Ask any resident of Columbus, Ohio about their time at Cooper Stadium and they are likely to have fond memories of the old facility. "The Coop" was the home of the Columbus Clippers minor league baseball team from 1977 until 2008.
Before it was Cooper Stadium it was referred to as Red Bird Stadium. Originally built by the St. Louis Cardinals franchise who owned the rights to the Columbus baseball team. For the construction of Red Bird Stadium, the Cardinals utilized a design that was used in Rochester, NY (another team they owned). Red Bird Stadium was renovated to its current from in 1977.
Cooper Stadium hosted a multitude of events besides baseball games. In its lifetime it hosted roller derby's, various high school championships, wrestling matches, and concerts.
The concert line-up was hall-of-fame caliber. The lineup included the likes of Aerosmith, Bob Dylan, and Garth Brooks.
Cooper Stadium even hosted a few televangelists as well.
After the Clippers
When the Clippers announced they were moving downtown; the Columbus City Council jumped into action. On May 1st, 2008 a proposal to turn Cooper Stadium into a race track was considered. People were fairly split on this idea. Some took a liking to the fact there would be racing closer to the city than Columbus Motor Speedway. The opposition was concerned with the noise pollution that would potentially fill the Franklinton area.
The Columbus City Council voted to rezone the stadium in June 2011. They approved the measure by a vote of 4-0. The vote cleared the way for developer Arshot to oversee the project.
Arshot agreed that they would take part in the development of a half-mile racetrack and that would double as an automotive research and technology center. The project would become known as Sports Pavilion and Automotive Research Center (SPARC).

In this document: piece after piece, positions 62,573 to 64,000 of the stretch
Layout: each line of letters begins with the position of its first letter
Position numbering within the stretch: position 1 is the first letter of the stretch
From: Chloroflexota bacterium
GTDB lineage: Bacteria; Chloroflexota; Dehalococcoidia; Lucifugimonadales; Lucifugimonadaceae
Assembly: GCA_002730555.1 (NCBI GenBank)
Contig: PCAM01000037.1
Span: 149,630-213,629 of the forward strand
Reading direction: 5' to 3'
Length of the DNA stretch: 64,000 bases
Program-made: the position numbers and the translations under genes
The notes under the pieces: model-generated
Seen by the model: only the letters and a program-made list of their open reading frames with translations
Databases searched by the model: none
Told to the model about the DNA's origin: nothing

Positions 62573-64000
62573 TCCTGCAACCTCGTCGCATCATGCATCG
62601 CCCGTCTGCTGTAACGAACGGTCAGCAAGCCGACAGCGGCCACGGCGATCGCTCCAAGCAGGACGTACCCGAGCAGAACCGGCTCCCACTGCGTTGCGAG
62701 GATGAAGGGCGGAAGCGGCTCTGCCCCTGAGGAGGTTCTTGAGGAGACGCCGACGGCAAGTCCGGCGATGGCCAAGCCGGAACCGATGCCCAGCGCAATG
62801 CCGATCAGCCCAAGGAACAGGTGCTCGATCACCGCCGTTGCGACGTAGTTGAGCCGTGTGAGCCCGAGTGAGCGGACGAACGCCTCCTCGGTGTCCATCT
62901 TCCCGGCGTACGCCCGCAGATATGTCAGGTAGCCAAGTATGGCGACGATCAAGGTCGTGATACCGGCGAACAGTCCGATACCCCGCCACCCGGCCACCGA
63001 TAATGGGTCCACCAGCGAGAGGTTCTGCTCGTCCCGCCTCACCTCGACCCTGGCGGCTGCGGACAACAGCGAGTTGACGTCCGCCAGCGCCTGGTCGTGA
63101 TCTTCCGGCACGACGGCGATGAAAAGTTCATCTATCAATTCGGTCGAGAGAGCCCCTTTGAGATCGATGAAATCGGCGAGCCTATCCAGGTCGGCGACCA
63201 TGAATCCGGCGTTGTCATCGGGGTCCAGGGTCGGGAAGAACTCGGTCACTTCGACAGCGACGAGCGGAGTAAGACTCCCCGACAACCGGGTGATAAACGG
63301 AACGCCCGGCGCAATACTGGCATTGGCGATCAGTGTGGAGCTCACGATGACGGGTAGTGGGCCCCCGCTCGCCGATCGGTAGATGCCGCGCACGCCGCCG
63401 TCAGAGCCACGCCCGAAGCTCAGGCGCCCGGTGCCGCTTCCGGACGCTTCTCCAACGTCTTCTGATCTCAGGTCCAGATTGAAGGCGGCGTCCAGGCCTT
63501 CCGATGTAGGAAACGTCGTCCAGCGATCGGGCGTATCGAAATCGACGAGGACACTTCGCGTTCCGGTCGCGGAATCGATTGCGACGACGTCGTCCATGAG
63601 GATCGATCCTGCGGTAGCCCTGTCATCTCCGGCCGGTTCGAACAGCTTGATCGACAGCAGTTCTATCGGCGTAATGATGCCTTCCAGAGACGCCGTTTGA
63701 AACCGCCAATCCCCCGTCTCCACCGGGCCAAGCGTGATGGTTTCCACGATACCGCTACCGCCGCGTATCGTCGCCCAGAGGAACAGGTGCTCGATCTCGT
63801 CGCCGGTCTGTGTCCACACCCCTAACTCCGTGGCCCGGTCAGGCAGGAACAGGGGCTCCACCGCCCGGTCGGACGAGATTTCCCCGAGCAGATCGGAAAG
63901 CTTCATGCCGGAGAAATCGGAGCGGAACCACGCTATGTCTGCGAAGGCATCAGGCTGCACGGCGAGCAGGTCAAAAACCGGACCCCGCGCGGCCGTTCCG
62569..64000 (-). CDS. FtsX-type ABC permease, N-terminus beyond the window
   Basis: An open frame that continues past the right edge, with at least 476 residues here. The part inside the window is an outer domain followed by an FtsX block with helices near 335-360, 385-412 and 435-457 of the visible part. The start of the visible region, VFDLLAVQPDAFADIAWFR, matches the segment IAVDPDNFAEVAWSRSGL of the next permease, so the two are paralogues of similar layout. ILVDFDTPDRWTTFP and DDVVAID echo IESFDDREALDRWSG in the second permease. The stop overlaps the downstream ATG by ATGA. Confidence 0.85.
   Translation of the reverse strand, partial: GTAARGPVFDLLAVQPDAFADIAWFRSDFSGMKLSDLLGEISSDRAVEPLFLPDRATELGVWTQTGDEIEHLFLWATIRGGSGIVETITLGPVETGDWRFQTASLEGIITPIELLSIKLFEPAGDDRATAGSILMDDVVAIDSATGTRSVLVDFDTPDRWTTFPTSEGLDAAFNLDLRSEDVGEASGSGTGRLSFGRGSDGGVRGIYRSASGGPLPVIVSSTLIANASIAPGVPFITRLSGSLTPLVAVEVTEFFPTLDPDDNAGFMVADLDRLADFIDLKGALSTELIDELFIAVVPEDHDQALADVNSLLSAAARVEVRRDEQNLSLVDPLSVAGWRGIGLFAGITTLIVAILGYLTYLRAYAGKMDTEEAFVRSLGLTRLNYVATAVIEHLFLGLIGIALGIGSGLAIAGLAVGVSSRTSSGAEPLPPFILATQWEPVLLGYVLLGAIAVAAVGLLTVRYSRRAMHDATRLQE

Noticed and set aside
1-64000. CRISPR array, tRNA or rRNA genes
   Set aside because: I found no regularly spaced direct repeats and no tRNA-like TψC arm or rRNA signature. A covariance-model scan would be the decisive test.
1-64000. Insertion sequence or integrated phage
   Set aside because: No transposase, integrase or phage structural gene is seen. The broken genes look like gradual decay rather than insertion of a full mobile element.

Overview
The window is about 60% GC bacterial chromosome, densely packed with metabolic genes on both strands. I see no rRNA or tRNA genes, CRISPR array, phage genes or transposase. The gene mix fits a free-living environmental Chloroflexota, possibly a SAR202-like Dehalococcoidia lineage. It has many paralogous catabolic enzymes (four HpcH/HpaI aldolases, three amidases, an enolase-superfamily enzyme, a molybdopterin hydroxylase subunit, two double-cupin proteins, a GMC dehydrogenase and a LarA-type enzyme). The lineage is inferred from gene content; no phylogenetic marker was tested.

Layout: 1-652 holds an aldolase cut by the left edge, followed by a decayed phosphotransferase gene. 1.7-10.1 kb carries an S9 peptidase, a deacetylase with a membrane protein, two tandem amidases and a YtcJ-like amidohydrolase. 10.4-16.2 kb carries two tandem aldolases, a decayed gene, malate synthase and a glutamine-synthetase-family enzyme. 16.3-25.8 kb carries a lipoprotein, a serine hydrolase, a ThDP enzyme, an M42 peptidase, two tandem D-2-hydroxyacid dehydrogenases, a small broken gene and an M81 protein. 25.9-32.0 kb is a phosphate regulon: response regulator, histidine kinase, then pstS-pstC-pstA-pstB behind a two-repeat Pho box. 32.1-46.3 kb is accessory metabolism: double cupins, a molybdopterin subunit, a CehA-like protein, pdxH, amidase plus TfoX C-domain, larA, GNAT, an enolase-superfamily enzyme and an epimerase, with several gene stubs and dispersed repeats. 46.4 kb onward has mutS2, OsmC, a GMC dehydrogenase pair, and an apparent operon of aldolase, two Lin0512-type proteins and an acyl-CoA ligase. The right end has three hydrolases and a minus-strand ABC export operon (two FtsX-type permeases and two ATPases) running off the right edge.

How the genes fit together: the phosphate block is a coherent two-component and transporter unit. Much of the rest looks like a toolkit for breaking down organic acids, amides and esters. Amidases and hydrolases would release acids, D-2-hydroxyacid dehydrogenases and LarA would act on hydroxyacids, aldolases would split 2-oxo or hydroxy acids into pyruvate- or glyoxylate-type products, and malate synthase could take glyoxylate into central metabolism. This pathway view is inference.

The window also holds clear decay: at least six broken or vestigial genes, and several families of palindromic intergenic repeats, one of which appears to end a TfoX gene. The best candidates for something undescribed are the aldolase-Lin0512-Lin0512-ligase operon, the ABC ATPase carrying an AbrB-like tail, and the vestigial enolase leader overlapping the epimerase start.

Not only was SPARC poised to be a racetrack but it would be the main testing site for equipment installed on vehicles. The Department of Transportation would use the facility to even test driver-less cars. Initial projections had the facility up and running by 2015.
What's happened since...
Six years have elapsed since the project was announced and little progress has occurred. Some parts of Cooper Stadium no longer exist and questions have arisen.
Area residents are quite concerned with the future of the property and are becoming fed up with Bill Schottenstein.
Schottenstein is the head man for Arshot commissioned with overseeing the transformation of the Cooper Stadium property. Many have tried to reach out to him to get comment on the project but have been unable to reach him. Often there have been claims that he was in a "meeting" or his voicemail is simply not functioning.
He has quickly lost trust from people in the community including Trent Smith, executive director of the Franklinton Board of Trade.
Smith was asked by the Columbus Dispatch how he felt about the lack of progress; he said, "It's in very, very sad shape and it looks worse everyday." It has fallen into tremendous disrepair since the doors closed in 2008. Many don't know if the deal is still on even though the city presented a lucrative tax deal to Schottenstein and Arshot.
The tax deal for 10 years and a 75 percent tax abatement.
Much like many residents in Central Ohio; Cooper Stadium will always have a special place in my heart. When my family moved to Columbus in 2003, it was one of the first places my father and I went to.
I still have vivid memories of my father catching a foul ball off of the old steel beams underneath the overhang. The ball almost took out his "man-hood." It was the first foul ball/souvenir we had ever caught.
Or the time my high school lacrosse team went to a game in an absolute monsoon. We all were absolutely drenched but we had a great time saying good bye to our senior class.
You can't replace memories like that.
Whatever ends up happening to the property I hope there is a resolution soon. It is unfair to the people of the Franklinton community that have to look at such a majestic building fall into such disrepair.